12. atcsundevil Guest

    I haven't seen it on any of my itineraries, but apparently they're giving pax the option to opt out of meals in advance in exchange for a few XP. Given that they serve the same five wanderboxes causing me to pass on them almost every time, I guess it's smart. Just bore the shit out of people with the same food options for years, then entice them to opt out with points. Oh well.

  13. KK13 Diamond

    The best way to reduce food waste is not to serve crappy food. Less potion is okay, but try to serve good quality food, unlike most flights in the West.

    You don't need AI to get this! Learn from the flights in Asia how they care for the customers and the food. While I am not expecting a Michelin star quality, airlines should serve "some" quality.

    The last time I flew AA first...

    The best way to reduce food waste is not to serve crappy food. Less potion is okay, but try to serve good quality food, unlike most flights in the West.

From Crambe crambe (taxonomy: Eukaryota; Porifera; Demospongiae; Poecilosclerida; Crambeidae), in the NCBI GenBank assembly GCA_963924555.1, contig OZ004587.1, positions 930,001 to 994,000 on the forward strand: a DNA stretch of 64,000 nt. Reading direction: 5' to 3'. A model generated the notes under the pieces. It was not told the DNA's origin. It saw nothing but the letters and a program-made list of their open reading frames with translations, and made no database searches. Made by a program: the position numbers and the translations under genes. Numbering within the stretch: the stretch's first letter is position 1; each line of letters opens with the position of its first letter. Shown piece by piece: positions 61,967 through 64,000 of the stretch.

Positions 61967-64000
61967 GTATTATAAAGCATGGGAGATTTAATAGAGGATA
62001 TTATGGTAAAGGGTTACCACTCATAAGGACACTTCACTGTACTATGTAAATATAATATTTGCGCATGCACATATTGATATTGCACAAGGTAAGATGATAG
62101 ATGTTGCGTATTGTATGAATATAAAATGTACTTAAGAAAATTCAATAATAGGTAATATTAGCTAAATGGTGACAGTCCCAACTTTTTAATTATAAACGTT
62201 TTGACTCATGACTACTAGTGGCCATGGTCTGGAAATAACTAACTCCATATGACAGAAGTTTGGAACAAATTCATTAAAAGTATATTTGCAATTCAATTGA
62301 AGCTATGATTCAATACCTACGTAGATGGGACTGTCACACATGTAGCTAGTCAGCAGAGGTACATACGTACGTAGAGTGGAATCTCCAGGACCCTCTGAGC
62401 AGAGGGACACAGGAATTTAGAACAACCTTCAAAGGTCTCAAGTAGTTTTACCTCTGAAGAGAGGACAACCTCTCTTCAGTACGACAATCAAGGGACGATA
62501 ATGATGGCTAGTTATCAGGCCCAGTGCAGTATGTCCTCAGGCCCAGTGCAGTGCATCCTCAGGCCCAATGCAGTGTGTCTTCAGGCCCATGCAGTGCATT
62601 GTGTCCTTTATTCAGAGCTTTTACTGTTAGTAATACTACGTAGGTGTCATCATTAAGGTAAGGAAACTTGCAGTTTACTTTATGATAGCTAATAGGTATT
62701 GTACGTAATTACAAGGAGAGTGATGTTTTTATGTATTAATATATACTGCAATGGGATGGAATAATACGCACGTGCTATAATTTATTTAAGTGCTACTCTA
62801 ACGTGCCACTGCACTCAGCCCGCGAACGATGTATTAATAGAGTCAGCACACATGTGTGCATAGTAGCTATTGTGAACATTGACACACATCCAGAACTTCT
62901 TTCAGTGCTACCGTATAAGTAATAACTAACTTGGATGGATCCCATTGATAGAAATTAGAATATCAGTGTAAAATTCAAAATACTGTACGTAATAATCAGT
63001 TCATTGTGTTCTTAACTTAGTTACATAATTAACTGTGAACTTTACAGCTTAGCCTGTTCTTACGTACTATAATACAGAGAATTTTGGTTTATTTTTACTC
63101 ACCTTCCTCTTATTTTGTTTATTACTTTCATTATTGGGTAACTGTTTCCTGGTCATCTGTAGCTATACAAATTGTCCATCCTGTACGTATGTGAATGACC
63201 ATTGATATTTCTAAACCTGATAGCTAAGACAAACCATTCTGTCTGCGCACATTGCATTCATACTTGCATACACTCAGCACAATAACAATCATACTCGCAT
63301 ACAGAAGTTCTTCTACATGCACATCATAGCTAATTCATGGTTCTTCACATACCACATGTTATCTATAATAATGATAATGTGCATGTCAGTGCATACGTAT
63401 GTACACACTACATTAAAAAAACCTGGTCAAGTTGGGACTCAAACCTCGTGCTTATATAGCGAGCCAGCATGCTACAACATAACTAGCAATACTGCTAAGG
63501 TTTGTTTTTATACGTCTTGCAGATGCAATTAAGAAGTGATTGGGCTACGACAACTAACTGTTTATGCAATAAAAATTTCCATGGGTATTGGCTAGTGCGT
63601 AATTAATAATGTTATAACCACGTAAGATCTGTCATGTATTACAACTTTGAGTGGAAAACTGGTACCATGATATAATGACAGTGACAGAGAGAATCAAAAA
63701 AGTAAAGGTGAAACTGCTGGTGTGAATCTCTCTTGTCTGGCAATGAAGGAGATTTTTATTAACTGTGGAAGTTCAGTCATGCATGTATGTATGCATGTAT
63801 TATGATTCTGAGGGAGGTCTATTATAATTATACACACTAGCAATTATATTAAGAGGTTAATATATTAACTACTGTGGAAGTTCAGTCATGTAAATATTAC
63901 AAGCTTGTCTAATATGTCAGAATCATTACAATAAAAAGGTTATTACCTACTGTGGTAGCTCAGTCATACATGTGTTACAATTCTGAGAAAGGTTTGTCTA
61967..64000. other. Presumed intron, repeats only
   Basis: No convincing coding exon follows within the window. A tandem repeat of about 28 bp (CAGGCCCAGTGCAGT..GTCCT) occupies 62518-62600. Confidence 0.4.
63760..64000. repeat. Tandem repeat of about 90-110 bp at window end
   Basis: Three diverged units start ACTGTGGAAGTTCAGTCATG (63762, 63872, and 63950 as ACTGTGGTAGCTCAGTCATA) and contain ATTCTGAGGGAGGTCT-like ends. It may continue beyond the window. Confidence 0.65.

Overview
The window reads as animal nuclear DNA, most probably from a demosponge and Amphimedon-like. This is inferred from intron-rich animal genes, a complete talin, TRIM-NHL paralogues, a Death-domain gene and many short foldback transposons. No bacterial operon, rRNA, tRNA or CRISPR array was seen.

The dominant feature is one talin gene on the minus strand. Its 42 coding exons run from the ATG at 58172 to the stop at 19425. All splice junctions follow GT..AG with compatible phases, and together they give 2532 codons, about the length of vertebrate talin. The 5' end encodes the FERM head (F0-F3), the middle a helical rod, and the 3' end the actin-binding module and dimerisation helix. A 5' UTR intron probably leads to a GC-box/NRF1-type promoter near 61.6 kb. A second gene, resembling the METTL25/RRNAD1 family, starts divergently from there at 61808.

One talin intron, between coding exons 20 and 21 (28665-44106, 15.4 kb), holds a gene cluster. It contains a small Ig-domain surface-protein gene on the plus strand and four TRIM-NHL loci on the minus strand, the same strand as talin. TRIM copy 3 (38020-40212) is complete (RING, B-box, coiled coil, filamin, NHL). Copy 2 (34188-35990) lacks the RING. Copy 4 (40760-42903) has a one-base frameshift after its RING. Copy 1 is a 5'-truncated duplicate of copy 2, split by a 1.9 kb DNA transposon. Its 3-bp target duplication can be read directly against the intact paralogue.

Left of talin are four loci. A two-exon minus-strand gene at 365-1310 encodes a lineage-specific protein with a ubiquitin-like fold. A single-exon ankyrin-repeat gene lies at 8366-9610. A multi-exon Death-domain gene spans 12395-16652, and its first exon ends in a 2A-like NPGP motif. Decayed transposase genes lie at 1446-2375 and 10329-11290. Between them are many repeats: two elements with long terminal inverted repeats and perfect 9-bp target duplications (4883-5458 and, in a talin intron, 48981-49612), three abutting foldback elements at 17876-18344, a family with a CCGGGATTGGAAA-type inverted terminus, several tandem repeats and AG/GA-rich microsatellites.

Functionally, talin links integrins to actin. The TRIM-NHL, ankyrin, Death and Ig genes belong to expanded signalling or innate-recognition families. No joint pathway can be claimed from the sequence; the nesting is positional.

You don't need AI to get this! Learn from the flights in Asia how they care for the customers and the food. While I am not expecting a Michelin star quality, airlines should serve "some" quality.

    The last time I flew AA first class (domestic), I didn't even bother to look at the disgusting-looking chicken pasta they serve for lunch! Same for international routes, as well. One reason why I avoid flying with European and US airlines.

  14. George Guest

    Already have seen in the past two years KLM run out of meal choices on long haul flights. This will limit choices further.

    1. UncleRonnie Member

      Not just KLM. Sit anywhere near the back of coach on any long-haul flight and you'll hear the familiar story from the FA's: "We've run out of beef, sir. Pasta ok?"

    2. --- Guest

      SAS has gone further - there are no choices of meals at all in economy, period! (Though the meals were still pretty decent.)

  15. derek Guest

    Seems like a waste. The article says 2.5 meals are wasted per flight. There would be zero waste if they gave away the 2.5 meals. Very easy to do with 100 passengers. At least 2-3 will gladly eat extra.

    1. DCWABN Guest

      You're looking at it from a pax perspective. "Giving away" those two meals, while technically reducing waste, also costs KL money. Two meals not made at all is more financially beneficial than two meals "not wasted" by simply giving them away. Always remember that the "waste" spin is corporate speak for money saving.